The Voynich manuscript (VMS) is a handwritten book believed to have originated in medieval Europe, and has been the centre of much debate, particularly among researchers. The VMS acquired its name from Wilfrid Voynich, a Polish book dealer who purchased the manuscript in 1912. The authorship of the script is unknown, as is the creator or origin of the language in which the manuscript has been written (referred to as Voynichese).
Among the many theories surrounding the origin, language and authorship of the VMS, Prescott H. Currier ‒ a cryptologist who was fascinated by the mysterious manuscript ‒ hypothesised that the script was written in two statistically distinct languages, and by five to eight medieval scribes, who primarily fulfilled the role of copyists of various manuscripts. Lisa F. Davis, a palaeographer at Yale University, took Currier’s theory a step further by applying a digital palaeographic tool to be able to differentiate between the handwriting of these scribes. This method allowed Davis to identify a total of five scribes (see Figure 1). Her findings, therefore, indicate that Currier’s multiple authorship theory was indeed plausible.
This dissertation involved statistically analysing a transliteration of the VMS generated from the Extensible Voynich Alphabet (EVA) by using a stylometry-based approach. Stylometry examines text to seek to establish its authorship on the basis of the use of certain stylometric features, which have been used in this experiment for measuring the linguistic style of each scribe.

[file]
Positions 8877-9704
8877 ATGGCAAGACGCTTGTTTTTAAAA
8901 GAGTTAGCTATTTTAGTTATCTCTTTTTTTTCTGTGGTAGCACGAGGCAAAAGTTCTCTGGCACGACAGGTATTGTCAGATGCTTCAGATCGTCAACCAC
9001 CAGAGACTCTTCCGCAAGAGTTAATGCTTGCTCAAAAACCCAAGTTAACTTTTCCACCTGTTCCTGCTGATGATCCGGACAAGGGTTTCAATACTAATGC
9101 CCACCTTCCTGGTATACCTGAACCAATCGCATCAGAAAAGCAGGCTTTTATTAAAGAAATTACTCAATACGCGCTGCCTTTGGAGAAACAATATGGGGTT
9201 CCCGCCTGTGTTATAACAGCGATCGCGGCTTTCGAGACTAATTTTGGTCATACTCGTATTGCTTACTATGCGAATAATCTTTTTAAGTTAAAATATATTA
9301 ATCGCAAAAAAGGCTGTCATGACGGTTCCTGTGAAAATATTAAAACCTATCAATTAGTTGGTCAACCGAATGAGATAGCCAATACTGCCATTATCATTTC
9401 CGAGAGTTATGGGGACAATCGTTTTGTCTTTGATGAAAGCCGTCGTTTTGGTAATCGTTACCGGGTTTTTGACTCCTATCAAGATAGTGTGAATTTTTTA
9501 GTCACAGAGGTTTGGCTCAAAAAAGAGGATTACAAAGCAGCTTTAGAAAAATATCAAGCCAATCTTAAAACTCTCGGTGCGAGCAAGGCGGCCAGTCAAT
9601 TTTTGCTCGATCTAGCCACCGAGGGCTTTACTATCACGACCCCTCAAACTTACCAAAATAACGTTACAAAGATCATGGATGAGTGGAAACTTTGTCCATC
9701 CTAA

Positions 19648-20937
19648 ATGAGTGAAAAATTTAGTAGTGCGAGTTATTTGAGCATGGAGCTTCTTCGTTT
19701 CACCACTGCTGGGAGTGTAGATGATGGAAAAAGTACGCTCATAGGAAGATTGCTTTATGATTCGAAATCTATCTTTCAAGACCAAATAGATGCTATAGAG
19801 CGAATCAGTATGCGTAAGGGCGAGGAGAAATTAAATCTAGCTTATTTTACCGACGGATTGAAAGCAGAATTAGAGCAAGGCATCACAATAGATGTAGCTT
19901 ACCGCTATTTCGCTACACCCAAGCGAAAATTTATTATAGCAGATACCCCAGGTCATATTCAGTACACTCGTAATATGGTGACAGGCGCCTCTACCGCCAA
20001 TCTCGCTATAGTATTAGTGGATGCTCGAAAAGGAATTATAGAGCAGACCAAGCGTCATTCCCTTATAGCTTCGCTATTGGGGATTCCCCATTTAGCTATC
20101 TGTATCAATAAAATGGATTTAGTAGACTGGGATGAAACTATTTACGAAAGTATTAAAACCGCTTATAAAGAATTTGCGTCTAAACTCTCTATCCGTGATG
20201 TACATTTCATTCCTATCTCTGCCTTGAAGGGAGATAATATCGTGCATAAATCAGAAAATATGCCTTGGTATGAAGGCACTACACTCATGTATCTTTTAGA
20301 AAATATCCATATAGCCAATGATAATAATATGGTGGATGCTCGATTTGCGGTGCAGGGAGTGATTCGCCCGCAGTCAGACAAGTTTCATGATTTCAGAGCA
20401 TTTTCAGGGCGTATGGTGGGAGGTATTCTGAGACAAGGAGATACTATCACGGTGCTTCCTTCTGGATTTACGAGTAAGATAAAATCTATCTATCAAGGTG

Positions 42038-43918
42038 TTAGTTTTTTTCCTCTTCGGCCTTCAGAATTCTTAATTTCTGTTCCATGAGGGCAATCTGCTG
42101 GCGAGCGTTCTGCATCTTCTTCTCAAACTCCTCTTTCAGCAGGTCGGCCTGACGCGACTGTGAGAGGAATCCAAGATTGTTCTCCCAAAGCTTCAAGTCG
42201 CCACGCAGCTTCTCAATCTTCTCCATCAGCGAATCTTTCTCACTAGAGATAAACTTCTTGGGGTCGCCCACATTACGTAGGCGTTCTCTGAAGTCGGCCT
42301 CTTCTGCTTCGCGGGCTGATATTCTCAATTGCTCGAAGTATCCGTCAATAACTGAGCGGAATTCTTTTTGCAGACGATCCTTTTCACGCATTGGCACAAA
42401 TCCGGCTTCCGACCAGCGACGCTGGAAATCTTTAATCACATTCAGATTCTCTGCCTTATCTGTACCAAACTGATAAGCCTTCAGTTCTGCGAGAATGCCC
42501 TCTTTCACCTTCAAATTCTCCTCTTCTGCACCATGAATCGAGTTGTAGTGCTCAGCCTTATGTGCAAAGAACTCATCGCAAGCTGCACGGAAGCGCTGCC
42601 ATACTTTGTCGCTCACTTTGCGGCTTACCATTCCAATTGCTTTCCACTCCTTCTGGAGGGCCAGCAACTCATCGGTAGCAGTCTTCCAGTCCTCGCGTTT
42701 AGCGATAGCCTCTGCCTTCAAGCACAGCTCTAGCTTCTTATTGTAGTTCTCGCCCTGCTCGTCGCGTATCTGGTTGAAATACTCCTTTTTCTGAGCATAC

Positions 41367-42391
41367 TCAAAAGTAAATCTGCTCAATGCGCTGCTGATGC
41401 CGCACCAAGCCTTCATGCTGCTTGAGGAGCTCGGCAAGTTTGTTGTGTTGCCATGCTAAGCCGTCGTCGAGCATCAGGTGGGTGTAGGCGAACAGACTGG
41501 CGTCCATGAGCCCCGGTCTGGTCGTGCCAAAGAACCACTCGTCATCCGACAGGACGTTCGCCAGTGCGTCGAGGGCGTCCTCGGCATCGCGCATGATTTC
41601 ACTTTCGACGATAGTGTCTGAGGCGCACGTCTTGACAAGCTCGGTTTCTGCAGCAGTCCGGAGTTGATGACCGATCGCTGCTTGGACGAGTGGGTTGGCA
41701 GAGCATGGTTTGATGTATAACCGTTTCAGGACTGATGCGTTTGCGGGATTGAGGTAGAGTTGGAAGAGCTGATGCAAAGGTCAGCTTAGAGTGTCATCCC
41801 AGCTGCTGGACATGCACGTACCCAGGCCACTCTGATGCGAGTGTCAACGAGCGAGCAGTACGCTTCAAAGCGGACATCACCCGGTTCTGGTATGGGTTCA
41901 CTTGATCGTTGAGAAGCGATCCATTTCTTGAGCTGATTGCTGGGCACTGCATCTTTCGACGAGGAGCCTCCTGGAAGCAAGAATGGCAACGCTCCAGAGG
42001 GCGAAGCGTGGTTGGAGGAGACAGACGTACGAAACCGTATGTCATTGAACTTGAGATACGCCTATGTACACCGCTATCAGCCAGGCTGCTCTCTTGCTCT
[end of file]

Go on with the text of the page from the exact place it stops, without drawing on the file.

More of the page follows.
The most frequently used words have proven to be good stylometric features for differentiating between the five scribes. Machine learning algorithms were applied to the transliteration to find possible distinctions between the scribes identified by Davis. Unsupervised learning algorithms, such as k-means clustering and hierarchical agglomerative clustering were utilised to help cluster the scribes according to these features. Additionally, supervised learning algorithms such as naive Bayes and support-vector machine (SVM) were also applied to help determine the likely scribe or scribes on the basis of the most common words. The results obtained point at the possibility of more than one scribe, thus further corroborating the findings of Currier and Davis.
Course: B.Sc. IT (Hons.) Software Development
Supervisor: Dr Colin Layfield
Co-supervisor: Prof. John M. Abela